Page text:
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Teresa Demott and Robbie Pace v. George C. Bacilious

February 24, 2012


The opinion of the court was delivered by: Paul A. Engelmayer, District Judge:


In this diversity action, defendants Noelia C. Moreno, Elrac, Inc., and Enterprise Rent-ACar Corporation (together, "the moving defendants") move for dismissal of the complaint on the basis of a lack of personal jurisdiction and/or improper service, pursuant to Federal Rules of Civil Procedure 12(b)(2) and 12(b)(5). For the reasons that follow, the Court concludes that plaintiffs have not properly served any of the moving defendants. As to defendants Moreno and Elrac, Inc., the Court exercises its discretion under Federal Rule of Civil Procedure 4(a) to grant plaintiffs 30 days from the date of this Order to properly serve these defendants. As to defendant Enterprise Rent-A-Car, the Court dismisses plaintiffs' claims, without prejudice.

I. Background

This is a personal injury action arising out of a two-car accident that occurred on April 18, 2008, at the intersection of 11th Avenue and West 40th Street in Manhattan. Plaintiff Teresa DeMott, a Connecticut resident, alleges that a car driven by defendant George K. Bacilious and owned by defendant Antoine Mompremter ("the Bacilious car") collided with a rental car driven by defendant Moreno and rented from defendants Elrac, Inc. and Enterprise Rent-A-Car Corporation ("the Moreno car"), and that the rental car then struck her. Plaintiff Robbie Pace, also a Connecticut resident, claims injuries to himself derivative of those to DeMott, his wife.

Defendants Bacilious, Mompremter, and Moreno are New York residents. Defendant Elrac, Inc. is a Delaware corporation doing business in New York. Defendant Enterprise Rent-A-Car is alleged by plaintiffs to be a New York corporation. (In fact, as is discussed later, defendants represent that Enterprise Rent-A-Car is not a corporation doing business in New York, but merely a trademarked name through which Elrac, Inc. has done business.)

Plaintiffs initiated this action on January 20, 2011, by filing a summons and Complaint in New York State Supreme Court, in the Bronx. The moving defendants represent that they first learned of that lawsuit on September 9, 2011, when a copy of the complaint was sent to them by plaintiffs' counsel.

On October 5, 2011, after having obtained consent from plaintiffs to extend the time to appear and answer until October 13, 2011, the moving defendants removed the case to federal court, pursuant to 28 U.S.C. §§ 1332 & 1441. On October 10, 2011, the moving defendants filed an answer. It listed, as an affirmative defense, that the Court lacked personal jurisdiction over the moving defendants because plaintiffs had failed to properly serve them. See Defs.' Mem. Ex. F ¶ 52. The moving defendants also filed cross-claims against defendants Bacilious and Mompremter. The cross-claims were based on the asserted negligence or contributory negligence of the Bacilious car. Id. ¶¶ 53-54.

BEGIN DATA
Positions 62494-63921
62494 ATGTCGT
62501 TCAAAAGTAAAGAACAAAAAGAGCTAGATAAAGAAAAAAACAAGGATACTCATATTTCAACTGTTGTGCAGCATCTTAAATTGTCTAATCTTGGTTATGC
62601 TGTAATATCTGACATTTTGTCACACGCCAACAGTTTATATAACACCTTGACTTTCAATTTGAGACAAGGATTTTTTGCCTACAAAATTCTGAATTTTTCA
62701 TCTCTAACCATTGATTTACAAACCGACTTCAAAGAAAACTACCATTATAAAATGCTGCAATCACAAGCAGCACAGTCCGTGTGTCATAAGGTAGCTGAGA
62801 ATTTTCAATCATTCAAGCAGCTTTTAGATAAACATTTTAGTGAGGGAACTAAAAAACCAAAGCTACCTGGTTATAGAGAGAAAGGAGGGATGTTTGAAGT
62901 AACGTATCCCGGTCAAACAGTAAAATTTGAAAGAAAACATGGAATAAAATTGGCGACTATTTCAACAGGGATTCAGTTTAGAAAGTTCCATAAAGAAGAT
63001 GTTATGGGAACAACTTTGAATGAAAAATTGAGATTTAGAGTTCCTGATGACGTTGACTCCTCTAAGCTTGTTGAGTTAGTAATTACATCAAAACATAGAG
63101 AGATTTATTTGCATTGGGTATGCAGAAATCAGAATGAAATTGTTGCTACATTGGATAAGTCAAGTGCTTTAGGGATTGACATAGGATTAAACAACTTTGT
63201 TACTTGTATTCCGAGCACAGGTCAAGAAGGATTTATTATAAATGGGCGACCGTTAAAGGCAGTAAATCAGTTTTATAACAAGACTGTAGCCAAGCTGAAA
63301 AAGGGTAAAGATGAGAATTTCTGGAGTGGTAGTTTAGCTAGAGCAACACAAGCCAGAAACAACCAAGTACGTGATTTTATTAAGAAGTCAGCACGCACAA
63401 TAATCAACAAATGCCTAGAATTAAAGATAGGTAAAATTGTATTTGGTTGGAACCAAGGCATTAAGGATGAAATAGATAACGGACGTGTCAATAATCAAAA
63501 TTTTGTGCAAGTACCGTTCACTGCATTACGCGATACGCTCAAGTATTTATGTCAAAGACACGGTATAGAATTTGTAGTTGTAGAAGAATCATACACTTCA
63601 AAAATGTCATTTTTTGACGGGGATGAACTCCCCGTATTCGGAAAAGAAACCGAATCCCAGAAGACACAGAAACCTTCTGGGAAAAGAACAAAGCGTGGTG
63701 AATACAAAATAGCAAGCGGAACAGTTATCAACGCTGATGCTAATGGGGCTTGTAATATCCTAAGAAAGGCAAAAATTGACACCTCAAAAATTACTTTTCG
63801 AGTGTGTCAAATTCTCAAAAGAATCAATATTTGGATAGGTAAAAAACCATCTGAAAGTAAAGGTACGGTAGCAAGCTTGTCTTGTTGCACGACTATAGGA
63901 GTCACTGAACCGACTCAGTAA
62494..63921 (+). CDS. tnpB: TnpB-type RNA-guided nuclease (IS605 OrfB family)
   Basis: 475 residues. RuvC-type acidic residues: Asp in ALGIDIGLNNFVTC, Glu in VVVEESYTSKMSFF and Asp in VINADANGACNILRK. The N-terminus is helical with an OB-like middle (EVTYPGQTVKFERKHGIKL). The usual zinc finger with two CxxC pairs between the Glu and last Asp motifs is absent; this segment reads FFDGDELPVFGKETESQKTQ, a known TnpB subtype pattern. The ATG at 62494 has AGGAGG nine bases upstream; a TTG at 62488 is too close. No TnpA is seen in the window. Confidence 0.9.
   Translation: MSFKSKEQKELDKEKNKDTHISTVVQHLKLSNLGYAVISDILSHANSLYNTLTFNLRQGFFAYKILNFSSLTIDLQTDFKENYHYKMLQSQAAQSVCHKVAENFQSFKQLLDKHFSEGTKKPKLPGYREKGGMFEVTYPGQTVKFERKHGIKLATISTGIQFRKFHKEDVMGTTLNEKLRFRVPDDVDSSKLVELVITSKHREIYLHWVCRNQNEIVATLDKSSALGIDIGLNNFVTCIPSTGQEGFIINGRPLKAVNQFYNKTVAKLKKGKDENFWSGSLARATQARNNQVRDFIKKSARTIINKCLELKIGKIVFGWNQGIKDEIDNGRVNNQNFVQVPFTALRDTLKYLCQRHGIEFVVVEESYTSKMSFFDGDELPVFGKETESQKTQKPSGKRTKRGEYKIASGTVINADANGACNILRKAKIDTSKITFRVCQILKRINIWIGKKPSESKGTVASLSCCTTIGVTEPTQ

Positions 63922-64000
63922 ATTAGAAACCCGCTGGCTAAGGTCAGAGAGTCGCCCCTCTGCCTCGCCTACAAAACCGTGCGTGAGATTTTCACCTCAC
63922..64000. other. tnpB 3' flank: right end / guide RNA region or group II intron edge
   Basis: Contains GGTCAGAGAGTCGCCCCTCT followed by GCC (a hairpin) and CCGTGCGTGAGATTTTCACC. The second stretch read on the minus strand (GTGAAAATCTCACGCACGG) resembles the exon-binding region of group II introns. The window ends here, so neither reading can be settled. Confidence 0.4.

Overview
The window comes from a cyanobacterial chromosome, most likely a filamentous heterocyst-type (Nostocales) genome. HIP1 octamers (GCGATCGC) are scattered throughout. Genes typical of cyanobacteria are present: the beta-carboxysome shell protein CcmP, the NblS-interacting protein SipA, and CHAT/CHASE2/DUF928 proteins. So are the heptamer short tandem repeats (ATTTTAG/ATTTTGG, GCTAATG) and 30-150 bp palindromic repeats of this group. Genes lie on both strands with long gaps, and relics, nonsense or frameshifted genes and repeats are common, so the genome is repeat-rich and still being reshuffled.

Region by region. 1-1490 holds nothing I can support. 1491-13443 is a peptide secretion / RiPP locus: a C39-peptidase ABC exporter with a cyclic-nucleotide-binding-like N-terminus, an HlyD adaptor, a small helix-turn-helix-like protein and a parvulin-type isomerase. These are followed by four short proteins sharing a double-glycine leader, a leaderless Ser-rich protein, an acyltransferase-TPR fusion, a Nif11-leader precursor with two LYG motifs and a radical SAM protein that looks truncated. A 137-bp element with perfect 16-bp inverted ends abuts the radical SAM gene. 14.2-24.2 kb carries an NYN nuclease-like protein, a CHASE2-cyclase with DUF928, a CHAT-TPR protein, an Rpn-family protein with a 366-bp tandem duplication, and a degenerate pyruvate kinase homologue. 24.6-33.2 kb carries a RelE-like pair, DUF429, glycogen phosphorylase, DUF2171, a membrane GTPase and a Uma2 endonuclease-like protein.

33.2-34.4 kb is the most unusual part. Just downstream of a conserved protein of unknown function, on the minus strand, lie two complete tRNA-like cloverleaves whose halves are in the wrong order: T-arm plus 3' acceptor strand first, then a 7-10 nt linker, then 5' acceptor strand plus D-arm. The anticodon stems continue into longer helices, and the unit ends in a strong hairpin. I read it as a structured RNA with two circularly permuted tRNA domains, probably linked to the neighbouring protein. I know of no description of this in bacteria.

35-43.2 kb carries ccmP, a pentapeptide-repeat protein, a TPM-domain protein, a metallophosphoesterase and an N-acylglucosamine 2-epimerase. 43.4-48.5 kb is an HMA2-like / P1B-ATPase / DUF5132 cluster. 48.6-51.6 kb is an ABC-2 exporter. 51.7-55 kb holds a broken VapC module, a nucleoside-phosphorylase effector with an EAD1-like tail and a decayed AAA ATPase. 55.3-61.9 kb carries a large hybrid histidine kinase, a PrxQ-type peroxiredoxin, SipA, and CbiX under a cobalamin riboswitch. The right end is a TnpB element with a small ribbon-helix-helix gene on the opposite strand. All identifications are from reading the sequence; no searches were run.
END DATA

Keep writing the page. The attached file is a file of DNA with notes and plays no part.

Defendants Bacilious and Mompremter have not appeared in this action, and are not parties to the pending motion to dismiss.

On December 5, 2011, the moving defendants moved to dismiss, asserting a lack of personal jurisdiction and/or improper service. In support of this motion, defendant Moreno submitted a sworn affidavit attesting that she had not been personally served and that a copy of the summons and complaint had never been left at her residence. Rather, she attested, she had first received a copy of the complaint only by mail. Defs.' Mem. Ex. G. Defendants Elrac, Inc., and Enterprise Rent-A-Car, in turn, argued that plaintiffs' attempted service on them -- via a process server, who purported to effect service on them at an address identified as "619 East Fordham Avenue, Bronx, NY" -- was deficient. On January 3, 2012, plaintiffs responded, arguing that service had been proper as to all three moving defendants, and attaching purported affidavits of service upon the three defendants. On January 27, 2012, the moving defendants submitted a reply.

II. Discussion

A.Applicable Legal Principles

A plaintiff must effectuate valid service of process before the district court can assert personal jurisdiction over a defendant. Yan v. Bah Bocar, No. 04-cv-4194, 2005 U.S. Dist. LEXIS 28390, at *9 (S.D.N.Y. Sept. 8, 2005); Pearson v. Bd. of Educ., No. 02-cv-3629, 2004 U.S. Dist. LEXIS 20492, at *9 (S.D.N.Y. Oct. 12, 2004); Harte v. Iberia Airlines, No. 02-cv-3624, 2002 U.S. Dist. LEXIS 14964, at *5-6 (S.D.N.Y. Aug. 13, 2002); Am. Inst. of Certified Pub. Accountants v. Affinity Card, Inc., 8 F. Supp. 2d 372, 375 (S.D.N.Y. 1998) (citing Omni Capital Int'l v. Rudolf Wolff & Co., 484 U.S. 97, 103 (1987)). Federal Rule of Civil Procedure 12(b)(5) provides for dismissal of an action against a defendant for whom service of process was insufficient.

Federal Rule of Civil Procedure 4 sets forth the rules applicable to service of process. Rule 4(e) provides that, absent a waiver, an individual defendant must be served by:

(1) following state law for serving a summons in an action brought in courts of general jurisdiction in the state where the district court is located or where service is made; or

(2) doing any of the following:

(A) delivering a copy of the summons and of the complaint to the individual personally;

(B) leaving a copy of each at the individual's dwelling or usual place of abode with someone of suitable age and discretion who resides there; or

(C) delivering a copy of each to an agent authorized by appointment or by law to receive service of process.

Fed. R. Civ. P. 4(e). As to corporate defendants, Rule 4(h)(1) provides that, absent a waiver, a domestic ...

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